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Costa Rica Travel Guide

 



TRAVEL GUIDE - COSTA RICA


Things you need to know Our People

Shopping Arts & Crafts

Where to Go? Geography & Climate History Costa Rica

Flora and Fauna

Things to Do! Infrastructure Things to do!

Festivities & Holidays

VISAS Health & Education Beaches in Costa Rica

Turtle Watching

FAQs Costa Rica Museums of Costa Rica Escape from the World

Coffee

Adventure Business & Economy Etiquette

Flavors & Food

Ecotourism Language Basic Government


Rural Tourism


Airlines to Costa Rica






 

Costa Rica Travel Guide

About Costa Rica

Costa Rica is a country located in Central America that has unlimited tourist potential and is ranked as one of the most visited international destinations.

One of Costa Rica’s main sources of income is tourism. Costa Rica is a democratic and peaceful country, and it has not had an army since the year 1949.

Although the country is small and it covers only 0.03 of the surface of the globe, it proudly shelters a 5 of the existing biodiversity in the entire world. 25.58 % of the country is composed of conservation and natural protected territory.

Costa Rica is also an attractive country for investment and it offers great potential for the establishment of important multinational companies, thanks to the outstanding academic level of its population, as well as the high standard of modern services and social and political stability.

 

 

Costa Rica, a new meaning for wealthy

With jaguars, resplendent quetzal birds and green tree top frogs as its kings and queens, exuberant rainforests as its baroque palaces and crystalline raging rivers and majestic volcanoes as its power, Costa Rica (the ¨rich coast¨) has defined a new meaning for wealthy!!

In Costa Rica, visitors will have the privilege to enjoy an assortment of sceneries and ecosystems within a very short drive: dense rainforests were electric blue Morphos and Resplendent Quetzals fly over green baby leaves and fresh flower dew, tropical dry forests were century old trees lit the vistas with pink, yellow and orange splashes, mystic volcanoes with smoky craters were rare sub-alpine dwarf vegetation breathe, golden coasts were surfers will slide through luscious warm sparkling waves and deep blue waters were scuba divers will discover an enchanted world of colorful corals, green sea turtles, blue whales and crowds of mantas.

The best scents are packed in small bottles

Costa Rica, a small country covering only 19,560 square miles, 0.03 percent of the Earth´s surface, contains an astonishing amount of plants and animal life, approximately 6 percent of the world’s biodiversity. In spite of its small size, Costa Rica features greater biodiversity than Europe or North America. This abundance of wildlife is partly due the country’s geographical position on a land bridge between North America and South America and its environmental protection policies.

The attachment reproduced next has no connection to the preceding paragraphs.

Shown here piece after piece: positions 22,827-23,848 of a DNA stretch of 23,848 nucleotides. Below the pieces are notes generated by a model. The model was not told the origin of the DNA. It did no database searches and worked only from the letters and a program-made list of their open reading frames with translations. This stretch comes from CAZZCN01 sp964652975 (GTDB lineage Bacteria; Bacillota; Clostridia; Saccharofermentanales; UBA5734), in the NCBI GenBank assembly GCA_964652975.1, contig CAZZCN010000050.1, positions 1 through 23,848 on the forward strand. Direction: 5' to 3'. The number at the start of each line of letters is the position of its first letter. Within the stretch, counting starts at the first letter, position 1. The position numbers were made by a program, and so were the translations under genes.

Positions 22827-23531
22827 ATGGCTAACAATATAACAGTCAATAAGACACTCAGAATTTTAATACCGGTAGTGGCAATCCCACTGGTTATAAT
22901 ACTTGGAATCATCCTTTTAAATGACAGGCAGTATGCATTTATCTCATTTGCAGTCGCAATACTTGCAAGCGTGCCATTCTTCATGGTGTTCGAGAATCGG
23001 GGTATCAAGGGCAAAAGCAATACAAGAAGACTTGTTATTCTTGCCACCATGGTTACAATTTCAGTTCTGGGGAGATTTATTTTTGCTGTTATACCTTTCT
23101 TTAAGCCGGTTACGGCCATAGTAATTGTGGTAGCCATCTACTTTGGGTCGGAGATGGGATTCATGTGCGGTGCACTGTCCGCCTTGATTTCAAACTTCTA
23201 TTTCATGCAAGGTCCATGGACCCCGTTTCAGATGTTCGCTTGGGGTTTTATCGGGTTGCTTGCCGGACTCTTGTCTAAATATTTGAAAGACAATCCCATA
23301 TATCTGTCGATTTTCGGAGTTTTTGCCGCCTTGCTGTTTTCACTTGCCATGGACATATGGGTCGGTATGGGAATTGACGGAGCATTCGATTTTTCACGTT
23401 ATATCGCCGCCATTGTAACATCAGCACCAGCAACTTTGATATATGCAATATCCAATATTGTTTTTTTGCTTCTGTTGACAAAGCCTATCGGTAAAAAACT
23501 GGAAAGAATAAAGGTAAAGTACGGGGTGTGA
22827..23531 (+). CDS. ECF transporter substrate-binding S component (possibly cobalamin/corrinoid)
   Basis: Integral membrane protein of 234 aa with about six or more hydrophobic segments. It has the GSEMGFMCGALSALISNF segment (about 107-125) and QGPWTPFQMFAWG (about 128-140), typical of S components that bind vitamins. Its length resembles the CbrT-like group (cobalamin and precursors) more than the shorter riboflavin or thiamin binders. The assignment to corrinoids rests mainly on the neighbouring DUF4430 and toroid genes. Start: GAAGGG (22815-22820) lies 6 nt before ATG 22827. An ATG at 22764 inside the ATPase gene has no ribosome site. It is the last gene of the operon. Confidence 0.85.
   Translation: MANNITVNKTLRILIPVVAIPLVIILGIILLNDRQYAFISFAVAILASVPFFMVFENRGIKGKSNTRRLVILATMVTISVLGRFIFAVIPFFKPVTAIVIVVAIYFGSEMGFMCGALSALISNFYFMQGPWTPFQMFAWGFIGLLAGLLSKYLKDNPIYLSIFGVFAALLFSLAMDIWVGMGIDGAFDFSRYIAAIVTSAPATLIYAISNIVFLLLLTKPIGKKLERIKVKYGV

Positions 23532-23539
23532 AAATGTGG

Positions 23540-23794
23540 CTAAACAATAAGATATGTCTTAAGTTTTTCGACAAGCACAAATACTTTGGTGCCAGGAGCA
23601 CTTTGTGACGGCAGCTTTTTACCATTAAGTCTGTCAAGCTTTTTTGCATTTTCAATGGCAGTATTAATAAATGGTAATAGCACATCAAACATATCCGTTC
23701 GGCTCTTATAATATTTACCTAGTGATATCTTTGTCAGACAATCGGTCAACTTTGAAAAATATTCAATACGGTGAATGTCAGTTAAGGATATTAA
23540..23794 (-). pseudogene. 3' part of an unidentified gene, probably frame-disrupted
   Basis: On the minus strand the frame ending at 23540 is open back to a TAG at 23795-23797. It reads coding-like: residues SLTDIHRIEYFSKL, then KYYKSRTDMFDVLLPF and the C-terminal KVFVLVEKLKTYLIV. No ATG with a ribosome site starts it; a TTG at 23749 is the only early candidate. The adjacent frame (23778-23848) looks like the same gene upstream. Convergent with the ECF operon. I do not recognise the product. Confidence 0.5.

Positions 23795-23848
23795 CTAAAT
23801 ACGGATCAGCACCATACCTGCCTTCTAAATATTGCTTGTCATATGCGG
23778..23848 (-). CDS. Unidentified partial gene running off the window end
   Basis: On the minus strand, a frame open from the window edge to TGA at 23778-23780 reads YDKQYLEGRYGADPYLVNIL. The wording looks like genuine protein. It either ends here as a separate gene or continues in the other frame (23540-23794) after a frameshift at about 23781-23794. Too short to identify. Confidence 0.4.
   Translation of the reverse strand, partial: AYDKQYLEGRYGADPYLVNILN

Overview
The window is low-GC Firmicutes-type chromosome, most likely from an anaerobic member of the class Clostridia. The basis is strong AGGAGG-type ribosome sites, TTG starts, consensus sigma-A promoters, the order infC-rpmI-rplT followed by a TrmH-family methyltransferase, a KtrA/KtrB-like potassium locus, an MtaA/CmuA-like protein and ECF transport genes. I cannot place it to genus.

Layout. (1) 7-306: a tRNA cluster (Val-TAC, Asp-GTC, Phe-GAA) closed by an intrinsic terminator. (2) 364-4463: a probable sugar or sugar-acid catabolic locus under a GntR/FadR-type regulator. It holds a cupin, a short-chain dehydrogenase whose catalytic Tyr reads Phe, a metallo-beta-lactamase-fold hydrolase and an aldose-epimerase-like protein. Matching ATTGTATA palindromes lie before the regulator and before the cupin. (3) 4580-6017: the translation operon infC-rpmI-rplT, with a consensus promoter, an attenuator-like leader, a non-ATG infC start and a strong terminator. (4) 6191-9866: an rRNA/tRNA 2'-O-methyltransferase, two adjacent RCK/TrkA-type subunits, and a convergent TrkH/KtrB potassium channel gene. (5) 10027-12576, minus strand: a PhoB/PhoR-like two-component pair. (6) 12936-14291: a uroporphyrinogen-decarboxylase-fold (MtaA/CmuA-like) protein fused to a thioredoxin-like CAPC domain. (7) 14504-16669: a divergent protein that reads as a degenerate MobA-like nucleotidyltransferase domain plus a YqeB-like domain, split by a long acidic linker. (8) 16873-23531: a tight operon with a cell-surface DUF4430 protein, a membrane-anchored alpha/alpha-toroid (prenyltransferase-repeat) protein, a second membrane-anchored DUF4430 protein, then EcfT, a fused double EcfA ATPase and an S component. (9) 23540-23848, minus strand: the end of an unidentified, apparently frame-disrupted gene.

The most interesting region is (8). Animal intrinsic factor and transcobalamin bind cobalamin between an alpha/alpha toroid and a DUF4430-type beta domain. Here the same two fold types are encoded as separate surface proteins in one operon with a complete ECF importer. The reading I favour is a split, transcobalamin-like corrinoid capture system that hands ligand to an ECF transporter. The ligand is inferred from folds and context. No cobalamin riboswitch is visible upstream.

Costa Rica’s enormous diversity attracts hundreds of scientists from all over the world. The country’s rainforests are complex biological communities were a usual hectare might home nearly 100 species of trees. They are habitat for more than 9000 recorded species of plants including 1500 species of orchids. Over 850 species of birds fly over Costa Rica’s rainforests, far more than have been seen in North America, Europe or Australia: 50 species of hummingbirds, 15 parrots (including the exotic scarlet macaw), six toucan species, 45 tanagers, 29 antbirds and resplendent quetzals, with its shimmering green plumage, among others. More than 200 mammal species have been recorded in Costa Rica: monkeys like howler, spider, white-faced capuchin and squirrel monkey, sloths, anteaters, armadillos, agoutis, coatis, peccaries (wild pigs), kinkajous, raccoons, squirrels and bats as well as endangered species like jaguars and tapirs. Flitting around Costa Rica are more than 2,000 species of butterflies ( at 10% of the world’s butterfly species). One of the most breathtaking is the huge morpho, an electric blue butterfly that you will occasionally watch during sunny days floating over the rivers. Costa Rica is habitat to approximately 150 species of amphibians, some of which are extremely colorful and exotic like red eye leaf frog, the spotted-thighed poison frog and the strawberry poison-arrow frogs. Over 200 species of reptiles live in Costa Rica, snakes, lizards, crocodiles and 14 turtle species including the Huge Leatherbacks, Olive Ridleys, Loggerhead and the Hawksbill.


Costa Rica Travel

There are a few things that are important to know about Costa Rica before visiting. The following Costa Rica travel tips will help you better understand the country.

It rains year round in Costa Rica, and visitors should be sure to bring a light rain jacket or poncho. December through April are generally considered the dry season, and the rainy (or green) season starts in May. The busiest travel times in Costa Rica are during Christmas and New Years, as well as the week leading up to Easter Sunday, which is known as Semana Santa. For these weeks, hotels are often fully booked well in advance.